Giving your Family the Bird this Thanksgiving

Some members of my family, when forced to use the word liberal, tend to spit it out the same way one would expectorate a dung beetle that had just flown into one’s mouth.

It’s a family of strong feelings — not all shared. Between the coming election year and the attacks in Paris, the chats at Thanksgiving dinner promise to be robust. I won’t get a word in edgewise, so here’s my take:

I happen to live in one of those states with a Governor who is demanding that the Feds stop sending all refugees (not just Syrians) here. So here’s the question…does the fear/caution justify the consequence of that policy and that mindset? It’s popular, but is it wise?

Fear, after all, is the best motivator ever. Fear works for terrorists, political candidates and erectile-dysfunction commercials. Fear makes people mad, and these angry, outraged people tend to vote other, evil guys out of office. These same folks then buy more guns & ammo and stop talking to strangers.

Although we all tend to react emotionally to tragic events at first, we can do better. We also can learn to help other people judge risk, fear and anger better. Here are some Thanksgiving dinner conversation kick-starters. Good luck.


Fear and Loathing in Your Head  

Here’s the conclusion of 50 years of research involving 27,000 people and 127 different studies…pretty strong evidence:

It probably won’t surprise you to learn that fear and anxiety also make people more isolated and reduces their empathy:

First thing’s first: people who are scared or mad aren’t necessarily irrational…far from it. Fear and anger, after all, got us out of the swamp and to the top of the food chain and has kept us alive all of these years. However, if the job requires reasoned conversation, then you’ve got to manage the emotional space first. Try this:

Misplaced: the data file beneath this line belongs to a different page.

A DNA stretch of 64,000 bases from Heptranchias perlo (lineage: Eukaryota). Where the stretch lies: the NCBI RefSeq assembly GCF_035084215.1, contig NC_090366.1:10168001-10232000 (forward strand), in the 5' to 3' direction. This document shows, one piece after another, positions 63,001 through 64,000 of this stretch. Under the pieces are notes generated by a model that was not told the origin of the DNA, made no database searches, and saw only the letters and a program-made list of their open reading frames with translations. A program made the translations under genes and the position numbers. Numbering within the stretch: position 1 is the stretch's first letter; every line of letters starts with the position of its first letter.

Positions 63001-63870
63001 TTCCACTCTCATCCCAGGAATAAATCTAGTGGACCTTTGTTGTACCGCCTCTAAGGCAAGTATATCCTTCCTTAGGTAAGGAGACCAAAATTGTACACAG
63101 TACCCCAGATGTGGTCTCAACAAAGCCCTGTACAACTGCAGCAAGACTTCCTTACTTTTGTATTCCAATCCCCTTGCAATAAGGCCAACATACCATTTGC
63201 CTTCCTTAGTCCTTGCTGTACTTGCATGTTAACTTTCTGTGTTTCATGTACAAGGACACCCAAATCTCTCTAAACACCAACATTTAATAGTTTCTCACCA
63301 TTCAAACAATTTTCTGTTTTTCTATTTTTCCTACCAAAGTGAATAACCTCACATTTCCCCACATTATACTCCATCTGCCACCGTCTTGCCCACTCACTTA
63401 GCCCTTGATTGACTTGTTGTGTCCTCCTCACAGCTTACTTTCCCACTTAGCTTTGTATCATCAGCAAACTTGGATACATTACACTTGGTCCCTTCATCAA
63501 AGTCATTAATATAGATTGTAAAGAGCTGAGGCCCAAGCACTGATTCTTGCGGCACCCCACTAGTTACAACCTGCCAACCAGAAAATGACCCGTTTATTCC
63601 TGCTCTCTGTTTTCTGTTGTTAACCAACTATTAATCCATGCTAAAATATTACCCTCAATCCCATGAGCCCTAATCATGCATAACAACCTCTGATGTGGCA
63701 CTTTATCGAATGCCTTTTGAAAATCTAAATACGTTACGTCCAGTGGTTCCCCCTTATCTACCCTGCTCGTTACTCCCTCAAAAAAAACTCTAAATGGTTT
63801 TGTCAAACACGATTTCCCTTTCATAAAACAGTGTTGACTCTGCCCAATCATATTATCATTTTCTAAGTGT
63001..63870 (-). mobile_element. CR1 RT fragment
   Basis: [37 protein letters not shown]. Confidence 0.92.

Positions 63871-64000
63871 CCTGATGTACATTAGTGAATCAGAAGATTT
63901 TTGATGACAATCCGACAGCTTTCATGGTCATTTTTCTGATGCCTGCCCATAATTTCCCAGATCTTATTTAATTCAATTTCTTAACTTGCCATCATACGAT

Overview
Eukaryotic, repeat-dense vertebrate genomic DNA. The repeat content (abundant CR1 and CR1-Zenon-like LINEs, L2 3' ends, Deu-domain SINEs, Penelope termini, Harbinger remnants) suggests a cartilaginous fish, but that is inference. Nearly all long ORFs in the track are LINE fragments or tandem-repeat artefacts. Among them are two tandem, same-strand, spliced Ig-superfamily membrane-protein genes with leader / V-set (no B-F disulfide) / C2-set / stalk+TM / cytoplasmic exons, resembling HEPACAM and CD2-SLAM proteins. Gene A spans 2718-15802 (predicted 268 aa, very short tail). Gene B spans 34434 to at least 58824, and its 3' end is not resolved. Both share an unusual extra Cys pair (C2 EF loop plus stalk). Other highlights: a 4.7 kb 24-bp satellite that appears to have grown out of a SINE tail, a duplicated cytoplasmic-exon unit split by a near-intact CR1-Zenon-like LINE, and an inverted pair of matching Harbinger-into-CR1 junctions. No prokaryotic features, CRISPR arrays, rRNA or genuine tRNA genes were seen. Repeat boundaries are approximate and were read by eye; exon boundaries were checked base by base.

But is it Safe?  

“We don’t know, 100%, what will happen with groundwater as a result of uranium mining,” said one environmental activist in a recent interview. She was referring to an ongoing push to stop the few remaining historic mining operations near Grand Canyon — new mines are already prohibited. She’s right of course…there’s no 100% guarantee of anything and mining is a risky business. The legacy of uranium mining in the Southwest is horrendous and shameful, but does the current fear justify the proposed action? I’m not sure. Good decisions need to be based on technical, economic, environmental and social options and consequences, not just on gut reactions and politics.

Don’t get me wrong. I’m not dismissing feelings and instincts. I worked a bit with Gavin de Becker some time back. He wrote The Gift of Fear and Fear Less, two books that focus on security, safety and the cultivation of instinct and prediction. We can and should nurture and trust our ability to see around corners and act. The following story illustrates this in a pretty shocking way:

And once you realize that everything’s trying to kill you, it keeps things in perspective:

Outrage du Jour  

After the Paris attacks, one of the local morning TV news channels teased their upcoming stories featuring European outrage over the attacks; outrage over subsequent comments made by Obama about the attacks and public outrage over State’s new immigration policies. It was an outrage trifecta. I couldn’t peel my eyes from the screen…

Just because you’re paranoid doesn’t mean somebody isn’t really after you. You’ve probably heard that quip before. Quite often, we manage issues involving “black helicopter,” “one world order,” “Agenda 21” conspiracy theorist-kinds of people. It’s challenging, and I’ve always suspected that these folks were mostly loner, isolated anti-social types who wear aluminum foil in their caps. Apparently, I’m wrong:

A Wink and a Nod  

It’s funny…we’re mostly in the speaking and writing business but I get more questions about non-verbal communication than almost anything else. Here’s an in-depth tutorial on what to do with your noodle:

There are things that you can do to improve your own persona – the way that you present yourself and your own brand. I’m not exactly sure who the “highly successful” people are that this guy’s referring to, but maybe it’s you:


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